Effective Communication is Essential

Scientific understanding on the causes and consequences of ecosystem loss will be most effective in reversing the negative trajectories of coastal ecosystems if the science is converted to public awareness, which is essential to ensure ecosystem conservation (Inglehart 1995). However, scientific materials, typically as research papers, are not suitable for this goal. Increasing public awareness needs an overall strategy providing synthesis, visualization, and context, mediated through graphic rich materials which are content-rich and jargon-free (Thomas et al. 2006). One tool that can be a focus for this communication is the use of conceptual diagrams to synthesize key ecosystem features, functions, and threats (Dennison et al. 2007). Specifically, a successful strategy might include: (a) creating interest in these ecosystems, (b) providing pertinent information about their status and ecological role, and (c) encouraging involvement of citizens, governments, and non-government organizations in preserving and restoring coastal ecosystems. The elements of this strategy are mutually supportive, as information on the status and role of coastal ecosystems will help create interest and engage citizens and organizations in their conservations.

A suite of high-profile scientific papers needs to be generated, accompanied with (Fig. 3) media releases and supplementary materials (web-based fact sheets, photos, databases, references) to maximize the broader impacts of the scientific papers. An effort also needs to be made to develop general-interest publications (e.g., Scientific American, National Geographic), which provide an effective vehicle to translate scientific knowledge into public awareness. An active and informative web site needs to be developed so that information and images can be accessed globally. The web site should include an image library populated with high-quality photographs of coastal habitats and associated organisms which both scientists and the media can access. Within the scientific community, awareness can be raised by giving talks and posters at meetings to non-specialized audiences, emphasizing connectivity between coastal ecosystems. The literature of peer-reviewed publications and books on the various coastal habitats under threat has historically been targeted toward other researchers involved with these ecosystems. In order to reach out beyond this small group, publications aimed at non-specialized scientists need to be generated. Only by educating the broader community will the importance of the less charismatic coastal ecosystems be understood, creating a greater impetus for effective management of all vulnerable coastal ecosystems.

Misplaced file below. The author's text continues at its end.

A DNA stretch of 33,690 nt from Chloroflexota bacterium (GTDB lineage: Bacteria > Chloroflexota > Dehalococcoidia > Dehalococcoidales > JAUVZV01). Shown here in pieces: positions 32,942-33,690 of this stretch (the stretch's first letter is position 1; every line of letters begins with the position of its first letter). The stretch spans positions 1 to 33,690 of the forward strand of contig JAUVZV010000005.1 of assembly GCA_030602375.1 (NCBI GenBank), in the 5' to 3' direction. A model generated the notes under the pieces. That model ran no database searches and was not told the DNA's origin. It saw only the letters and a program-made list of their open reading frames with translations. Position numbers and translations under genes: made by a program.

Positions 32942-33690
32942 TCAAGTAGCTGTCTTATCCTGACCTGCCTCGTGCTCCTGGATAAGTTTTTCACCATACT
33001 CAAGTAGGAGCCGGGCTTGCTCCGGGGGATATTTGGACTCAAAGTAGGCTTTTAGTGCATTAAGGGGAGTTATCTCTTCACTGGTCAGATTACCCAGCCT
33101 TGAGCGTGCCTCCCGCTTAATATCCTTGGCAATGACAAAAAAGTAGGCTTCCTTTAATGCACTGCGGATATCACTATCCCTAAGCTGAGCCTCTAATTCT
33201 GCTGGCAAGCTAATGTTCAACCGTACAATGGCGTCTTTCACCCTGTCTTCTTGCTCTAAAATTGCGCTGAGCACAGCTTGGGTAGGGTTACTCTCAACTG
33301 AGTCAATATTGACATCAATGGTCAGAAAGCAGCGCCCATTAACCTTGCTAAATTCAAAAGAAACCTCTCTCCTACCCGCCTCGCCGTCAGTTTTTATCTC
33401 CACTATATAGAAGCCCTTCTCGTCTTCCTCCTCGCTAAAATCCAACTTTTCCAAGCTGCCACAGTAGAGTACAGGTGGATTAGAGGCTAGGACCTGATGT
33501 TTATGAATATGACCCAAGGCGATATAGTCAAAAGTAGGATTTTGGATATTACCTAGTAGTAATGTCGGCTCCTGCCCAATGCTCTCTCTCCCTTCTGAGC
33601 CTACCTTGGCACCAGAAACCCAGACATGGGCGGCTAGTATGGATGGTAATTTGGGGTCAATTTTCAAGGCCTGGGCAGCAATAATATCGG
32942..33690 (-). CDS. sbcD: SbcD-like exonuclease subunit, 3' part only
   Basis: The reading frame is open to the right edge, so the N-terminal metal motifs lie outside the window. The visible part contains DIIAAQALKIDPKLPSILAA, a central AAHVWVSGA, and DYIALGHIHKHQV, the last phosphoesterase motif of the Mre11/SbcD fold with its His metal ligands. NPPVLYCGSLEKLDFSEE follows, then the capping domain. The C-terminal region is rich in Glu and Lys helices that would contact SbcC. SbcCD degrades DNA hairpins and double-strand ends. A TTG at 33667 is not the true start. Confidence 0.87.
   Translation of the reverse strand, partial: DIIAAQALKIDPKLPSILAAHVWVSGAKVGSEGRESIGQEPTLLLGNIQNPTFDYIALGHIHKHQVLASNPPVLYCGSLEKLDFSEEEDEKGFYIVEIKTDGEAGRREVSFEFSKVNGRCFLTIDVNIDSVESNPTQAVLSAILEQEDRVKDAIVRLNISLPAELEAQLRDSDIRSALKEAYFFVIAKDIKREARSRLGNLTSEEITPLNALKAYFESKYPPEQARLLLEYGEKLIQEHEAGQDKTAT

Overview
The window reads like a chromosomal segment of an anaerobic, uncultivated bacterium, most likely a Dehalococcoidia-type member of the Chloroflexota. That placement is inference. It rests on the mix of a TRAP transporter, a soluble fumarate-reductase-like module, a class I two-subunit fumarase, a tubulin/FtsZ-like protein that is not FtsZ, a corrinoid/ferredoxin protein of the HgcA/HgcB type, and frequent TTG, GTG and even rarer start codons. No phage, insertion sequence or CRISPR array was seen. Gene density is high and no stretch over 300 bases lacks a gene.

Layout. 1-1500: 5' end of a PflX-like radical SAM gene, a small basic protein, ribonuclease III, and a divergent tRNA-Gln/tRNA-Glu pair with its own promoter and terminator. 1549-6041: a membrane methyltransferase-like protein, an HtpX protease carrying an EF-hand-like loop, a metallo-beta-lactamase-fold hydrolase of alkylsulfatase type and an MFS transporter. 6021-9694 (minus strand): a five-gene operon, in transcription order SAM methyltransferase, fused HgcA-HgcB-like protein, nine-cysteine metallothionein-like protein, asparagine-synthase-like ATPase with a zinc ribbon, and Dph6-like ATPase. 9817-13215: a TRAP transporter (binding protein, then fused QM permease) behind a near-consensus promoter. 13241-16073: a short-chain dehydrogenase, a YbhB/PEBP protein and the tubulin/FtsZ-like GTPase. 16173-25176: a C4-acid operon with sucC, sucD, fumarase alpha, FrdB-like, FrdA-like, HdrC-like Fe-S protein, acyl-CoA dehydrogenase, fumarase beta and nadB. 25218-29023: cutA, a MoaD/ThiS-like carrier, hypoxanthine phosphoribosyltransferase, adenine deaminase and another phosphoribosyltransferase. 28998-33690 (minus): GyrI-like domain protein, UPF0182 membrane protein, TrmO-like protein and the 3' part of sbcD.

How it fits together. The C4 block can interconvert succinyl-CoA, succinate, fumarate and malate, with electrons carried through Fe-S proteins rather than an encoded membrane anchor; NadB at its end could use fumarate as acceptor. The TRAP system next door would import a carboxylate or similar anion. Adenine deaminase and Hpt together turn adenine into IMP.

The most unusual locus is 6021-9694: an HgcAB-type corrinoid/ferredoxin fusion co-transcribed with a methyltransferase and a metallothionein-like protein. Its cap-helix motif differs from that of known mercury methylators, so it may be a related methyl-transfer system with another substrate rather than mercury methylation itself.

Fig. 3
figure 3

Strategic diagram showing conventional and effective strategies for knowledge dissemination to address the challenges facing uncharismatic coastal ecosystems


Raising the charisma of threatened coastal ecosystems, particularly necessary for seagrass meadows, requires, an increased effort by ecologists to share their insights with scientists working in other ecosystems and the public, raising awareness on their functions, their role in protecting biodiversity, and the threats to these habitats. Provided the small size of the scientific communities involved in seagrass research (e.g., typical attendance of about 150 to biannual International Seagrass Biology Symposiums), efforts to reach the public through community-level interactions appear, while effective for the individuals involved, insufficient to raise significant awareness within time scales appropriate to improve or revert the loss of coastal habitats. Scientists cannot be the sole actors in this process. Scientists can generate and convey information on the status and role of the ecosystems but need to work together with professional educators and communicators and governmental and non-governmental organizations to effectively reach the public, raising their interest on coastal ecosystems to help generate a public demand for further information and to conserve these ecosystems. Only the development of strong partnerships between coastal ecologists, networks of educators in direct contact with children, and mass media can expand the outreach at an appropriate scale and pace (Fig. 3, Rose and Bridgewater 2003). The conservation of threatened coastal ecosystems ultimately depends on the level of success in raising the charisma of these habitats by building public awareness on their values and the pressures responsible for their losses, a task that requires more dynamic and effective communication between scientists, science educators, the media, and coastal resource managers.